In recent years, there has been a growing market for people to sell their excess breast milk online. Some nursing mothers overproduce milk for various reasons, and instead of letting it go to waste, they sell it online, typically to other mothers who are unable to breast feed their own children. But a new clientele of breast milk buyers have emerged: weightlifters and bodybuilders.
Rafaela Lamprou, 24, told the New York Post she made $6,000 selling her breast milk. Lamprou, who gave birth in August of 2018, overproduces milk. Leaving an oversupply of breast milk untreated can be very uncomfortable for nursing mothers, resulting in breast engorgement and plugged ducts, according to Health.com. Lamprou initially sold her breast milk to mothers who had trouble nursing, but soon started receiving an influx of orders from men, particularly men pursuing bodybuilding. Her customers claim that breast milk is ideal for building muscle mass. Weird flex, but okay.
But is breast milk really an effective way for bodybuilders to gain muscle? The USDA says that breast milk is typically 87 percent water, seven percent lactose, 3.8 percent fat, and one percent protein. The nutritional value of the milk, however, changes depending on the baby’s age and the mother’s diet. On average, one cup of breast milk has 172 calories, 2.5 grams of protein, 10 grams of fat, and 16 grams of carbs.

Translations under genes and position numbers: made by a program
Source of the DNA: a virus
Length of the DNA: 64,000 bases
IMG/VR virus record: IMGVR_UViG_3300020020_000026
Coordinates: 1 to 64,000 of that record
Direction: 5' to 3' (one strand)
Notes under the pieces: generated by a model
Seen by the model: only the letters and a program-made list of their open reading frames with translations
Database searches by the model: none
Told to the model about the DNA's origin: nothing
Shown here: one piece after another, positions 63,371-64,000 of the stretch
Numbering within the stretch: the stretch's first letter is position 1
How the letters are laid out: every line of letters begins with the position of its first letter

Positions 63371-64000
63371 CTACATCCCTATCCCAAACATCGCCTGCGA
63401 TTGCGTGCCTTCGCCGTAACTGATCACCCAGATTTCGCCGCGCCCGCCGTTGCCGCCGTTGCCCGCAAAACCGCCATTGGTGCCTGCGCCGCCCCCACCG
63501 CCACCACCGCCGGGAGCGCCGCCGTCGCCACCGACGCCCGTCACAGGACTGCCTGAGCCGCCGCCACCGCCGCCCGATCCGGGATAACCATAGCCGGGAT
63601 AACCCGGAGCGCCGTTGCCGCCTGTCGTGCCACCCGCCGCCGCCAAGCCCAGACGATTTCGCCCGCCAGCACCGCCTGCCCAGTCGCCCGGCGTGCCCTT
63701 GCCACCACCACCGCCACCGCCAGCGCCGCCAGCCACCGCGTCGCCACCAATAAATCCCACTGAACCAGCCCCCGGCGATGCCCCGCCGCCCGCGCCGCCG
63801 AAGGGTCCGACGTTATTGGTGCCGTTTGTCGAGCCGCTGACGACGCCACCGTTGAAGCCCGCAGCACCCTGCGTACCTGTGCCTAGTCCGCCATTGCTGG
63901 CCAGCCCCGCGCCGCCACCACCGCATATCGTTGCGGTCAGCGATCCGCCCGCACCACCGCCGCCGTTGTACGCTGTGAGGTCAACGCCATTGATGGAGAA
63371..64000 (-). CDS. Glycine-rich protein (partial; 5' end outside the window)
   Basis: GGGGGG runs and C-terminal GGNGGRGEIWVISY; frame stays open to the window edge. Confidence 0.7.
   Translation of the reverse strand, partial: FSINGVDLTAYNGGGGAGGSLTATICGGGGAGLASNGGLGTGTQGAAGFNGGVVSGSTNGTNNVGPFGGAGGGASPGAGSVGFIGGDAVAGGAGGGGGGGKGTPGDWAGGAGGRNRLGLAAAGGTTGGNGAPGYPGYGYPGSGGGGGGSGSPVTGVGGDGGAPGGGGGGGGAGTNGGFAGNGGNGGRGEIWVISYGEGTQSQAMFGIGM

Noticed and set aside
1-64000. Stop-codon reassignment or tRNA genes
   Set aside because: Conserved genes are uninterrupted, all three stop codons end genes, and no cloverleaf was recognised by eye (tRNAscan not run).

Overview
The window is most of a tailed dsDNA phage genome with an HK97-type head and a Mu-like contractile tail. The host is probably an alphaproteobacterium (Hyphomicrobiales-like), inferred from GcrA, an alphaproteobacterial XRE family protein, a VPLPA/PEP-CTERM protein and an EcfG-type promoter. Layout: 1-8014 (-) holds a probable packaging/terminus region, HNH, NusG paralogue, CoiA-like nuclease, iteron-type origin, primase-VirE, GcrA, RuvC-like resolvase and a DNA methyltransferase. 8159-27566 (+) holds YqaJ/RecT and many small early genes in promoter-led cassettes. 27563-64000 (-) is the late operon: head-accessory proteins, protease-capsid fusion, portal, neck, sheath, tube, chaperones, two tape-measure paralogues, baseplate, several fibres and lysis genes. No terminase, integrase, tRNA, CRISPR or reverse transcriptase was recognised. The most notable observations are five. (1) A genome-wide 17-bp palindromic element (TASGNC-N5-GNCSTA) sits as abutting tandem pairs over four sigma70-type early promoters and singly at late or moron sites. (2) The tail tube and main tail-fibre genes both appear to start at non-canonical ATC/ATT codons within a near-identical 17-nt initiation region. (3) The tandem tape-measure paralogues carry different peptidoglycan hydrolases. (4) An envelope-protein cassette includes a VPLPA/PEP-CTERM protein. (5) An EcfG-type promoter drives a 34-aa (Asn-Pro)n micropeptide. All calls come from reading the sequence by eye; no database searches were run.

This may seem like a good option until you remember that one cup of cow’s milk or soy milk both have around eight grams of protein. Suddenly, someone else’s breast milk you bought over the Internet seems slightly less appealing. “When you actually look at the nutrition facts, that’s not a lot of protein for a grown man,” New York City fitness expert Chris Ryan, CSCS, CPT tells Health.com.
Breast milk is also pretty expensive, typically going for around $1 an ounce online. This isn’t even taking into consideration the health of the stranger and the cleanliness of the breast pump. Supporters of breast milk claim the milk contains certain growth factors that can be beneficial in muscle growth, but Ryan goes on to say that if you’re looking to bulk up, there a lot more effective and affordable options, such as grass-fed whey protein, containing around 20 grams of protein per scoop.
Let this be a lesson to us all to leave breast milk to the babies.